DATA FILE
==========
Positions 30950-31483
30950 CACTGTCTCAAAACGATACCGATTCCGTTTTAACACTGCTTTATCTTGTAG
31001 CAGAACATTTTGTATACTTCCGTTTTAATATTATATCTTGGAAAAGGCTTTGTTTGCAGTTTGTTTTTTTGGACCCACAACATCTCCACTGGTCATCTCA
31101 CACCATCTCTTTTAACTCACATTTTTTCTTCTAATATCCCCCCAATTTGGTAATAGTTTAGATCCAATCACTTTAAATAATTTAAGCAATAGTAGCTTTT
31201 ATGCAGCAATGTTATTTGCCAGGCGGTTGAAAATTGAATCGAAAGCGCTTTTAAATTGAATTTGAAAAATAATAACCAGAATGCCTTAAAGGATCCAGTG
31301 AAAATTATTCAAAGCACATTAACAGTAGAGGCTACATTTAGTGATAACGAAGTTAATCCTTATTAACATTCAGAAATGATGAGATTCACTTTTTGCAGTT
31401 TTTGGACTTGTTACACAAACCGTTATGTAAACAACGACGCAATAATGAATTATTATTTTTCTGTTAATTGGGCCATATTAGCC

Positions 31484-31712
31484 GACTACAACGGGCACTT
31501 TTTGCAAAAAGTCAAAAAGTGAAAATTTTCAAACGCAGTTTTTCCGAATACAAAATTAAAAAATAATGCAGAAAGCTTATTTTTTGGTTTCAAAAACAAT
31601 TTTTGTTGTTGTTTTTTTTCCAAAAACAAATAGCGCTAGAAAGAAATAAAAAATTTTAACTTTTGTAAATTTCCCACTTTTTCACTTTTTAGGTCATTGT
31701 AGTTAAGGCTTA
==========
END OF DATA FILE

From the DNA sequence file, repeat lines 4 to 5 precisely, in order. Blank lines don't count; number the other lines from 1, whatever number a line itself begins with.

31101 CACCATCTCTTTTAACTCACATTTTTTCTTCTAATATCCCCCCAATTTGGTAATAGTTTAGATCCAATCACTTTAAATAATTTAAGCAATAGTAGCTTTT
31201 ATGCAGCAATGTTATTTGCCAGGCGGTTGAAAATTGAATCGAAAGCGCTTTTAAATTGAATTTGAAAAATAATAACCAGAATGCCTTAAAGGATCCAGTG